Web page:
In my experience as a speaker and consultant over various projects both in-house and geographically-distributed, I’ve seen a lot of teams and organizations make the mistake of thinking that Scrum Masters are also Agile Project Managers.
You have to keep in mind that Scrum is one way to implement Agile Project Management, but does not equate the methodology. Essentially, Scrum is the tool and Agile is the the set of methods. So you can implement Scrum and get it wrong—meaning you aren’t doing Agile Scrum at all.
To understand why Agile Scrum isn’t so easily achieved, implemented and practiced, let’s first look at why Agile Lifecycles is not for Geographically Distributed Teams is not Scrum. According to Johanna Rothman:
The project manager and product owner start the release planning and ask the team if the release planning is ok. The team does not generate the initial draft of release planning itself. In Scrum, the team is supposed to generate all of the planning itself.
The check-in is different from the Scrum standup and the objectives of the checkin are different. I did suggest to the teams that if you want to create a cross-functional team where the functions are separated, if you ask people how they are working together, you might help them work together. Sometimes those questions work, and sometimes they don’t. It depends on the team and whether the people want to work together.
As you can see, Rothman is strict in differentiating the self-management aspects of Agile and Scrum. Take note of how planning with Agile in mind only involves the project manager and product owner. The team is only there to verify and agree. Scrum, on the other hand, requires the team to self-manage from the start.
So knowing the power involved, how is a Scrum Master not an Agile Project Manager? Scrum Masters’ only concern is the team. They don’t look at cost, timeliness or how the product owner may take the velocity of work. Their only concern is that the team is functioning normally and the project is moving forward.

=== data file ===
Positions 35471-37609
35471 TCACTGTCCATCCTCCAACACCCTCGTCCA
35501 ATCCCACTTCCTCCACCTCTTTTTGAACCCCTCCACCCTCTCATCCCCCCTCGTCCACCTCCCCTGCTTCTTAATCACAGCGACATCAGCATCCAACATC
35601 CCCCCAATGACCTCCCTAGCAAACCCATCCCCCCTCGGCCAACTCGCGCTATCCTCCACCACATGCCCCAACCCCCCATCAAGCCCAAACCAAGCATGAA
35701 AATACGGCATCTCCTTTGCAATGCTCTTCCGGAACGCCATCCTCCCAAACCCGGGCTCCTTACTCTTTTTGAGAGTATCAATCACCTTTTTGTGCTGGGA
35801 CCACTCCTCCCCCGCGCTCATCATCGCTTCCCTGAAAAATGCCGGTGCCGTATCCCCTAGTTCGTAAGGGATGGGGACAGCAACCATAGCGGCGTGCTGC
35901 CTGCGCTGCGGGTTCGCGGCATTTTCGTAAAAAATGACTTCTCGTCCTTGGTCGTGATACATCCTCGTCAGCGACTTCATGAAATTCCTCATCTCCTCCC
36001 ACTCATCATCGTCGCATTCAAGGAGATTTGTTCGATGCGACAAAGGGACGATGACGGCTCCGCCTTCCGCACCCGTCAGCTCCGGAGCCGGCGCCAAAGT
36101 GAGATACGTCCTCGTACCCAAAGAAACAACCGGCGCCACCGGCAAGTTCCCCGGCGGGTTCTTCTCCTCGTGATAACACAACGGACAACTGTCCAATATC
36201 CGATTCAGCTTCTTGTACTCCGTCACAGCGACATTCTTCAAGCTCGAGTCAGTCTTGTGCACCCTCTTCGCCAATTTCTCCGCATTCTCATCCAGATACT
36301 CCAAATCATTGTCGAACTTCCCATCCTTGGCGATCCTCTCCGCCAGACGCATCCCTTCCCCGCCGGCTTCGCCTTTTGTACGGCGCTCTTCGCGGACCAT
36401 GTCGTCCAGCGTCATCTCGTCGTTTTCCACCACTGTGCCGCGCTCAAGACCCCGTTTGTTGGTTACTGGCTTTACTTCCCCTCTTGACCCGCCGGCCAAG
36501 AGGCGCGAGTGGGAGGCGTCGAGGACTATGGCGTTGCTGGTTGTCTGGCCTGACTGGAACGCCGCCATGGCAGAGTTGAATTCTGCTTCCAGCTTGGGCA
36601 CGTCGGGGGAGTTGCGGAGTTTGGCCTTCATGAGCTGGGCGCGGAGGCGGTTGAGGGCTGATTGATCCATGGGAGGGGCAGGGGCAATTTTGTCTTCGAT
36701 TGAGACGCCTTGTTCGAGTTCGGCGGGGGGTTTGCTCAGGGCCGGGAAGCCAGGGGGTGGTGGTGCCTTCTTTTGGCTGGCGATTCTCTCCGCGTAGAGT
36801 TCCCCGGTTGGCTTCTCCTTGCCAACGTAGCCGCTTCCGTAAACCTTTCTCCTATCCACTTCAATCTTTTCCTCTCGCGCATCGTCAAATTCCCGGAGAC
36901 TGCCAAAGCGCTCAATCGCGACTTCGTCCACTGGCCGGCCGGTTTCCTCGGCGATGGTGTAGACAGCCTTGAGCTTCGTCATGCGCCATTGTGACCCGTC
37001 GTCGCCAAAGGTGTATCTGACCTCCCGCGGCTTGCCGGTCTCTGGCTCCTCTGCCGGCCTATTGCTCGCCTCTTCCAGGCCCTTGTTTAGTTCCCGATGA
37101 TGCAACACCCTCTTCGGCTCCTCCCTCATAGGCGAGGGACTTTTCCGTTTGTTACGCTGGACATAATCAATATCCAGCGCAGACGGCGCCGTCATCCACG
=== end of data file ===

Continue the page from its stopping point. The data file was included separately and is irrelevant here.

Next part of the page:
Agile project managers, on the other hand is still answerable to the product owner. This means that Agile Scrum can only be achieved if the project manager can manage risk and other responsibilities outside the team while the team is also cared for. This means that Agile Scrum can only be achieved when the project manager can balance the team and the organization.
But problems do arise from this kind of setup since some product owners have ridiculous demands. Sometimes, these demands are not only bad for the team but are also impossible to meet within time frame. Luckily, Agile Scrum has great transparency features so good project managers can always call out the product owners on their unreasonable demands.
Why is this such a big concern for me? I’ve seen a lot of geographically-distributed teams that fall apart because everyone expects the Scrum Masters to be project managers. You don’t need a full-time Scrum Master for remote offices simply because it’s impossible to be on top of the team all the time when you aren’t in the same location. But an Agile Scrum project manager can manage a cross-cultural, multi-platform team skilfully.
If you still don’t understand how important Agile Scrum project managers are compared to Scrum Masters, take a look at their education. It’s the one thing that PMs have over the Scrum Masters, but it’s not a small thing. Essentially, a PM implementing Agile Scrum can be a Scrum Master easily. But Scrum Masters don’t know enough or have studied enough to be a project manager.
In the end, how much your PM can handle the team and the organization is what actually matters.
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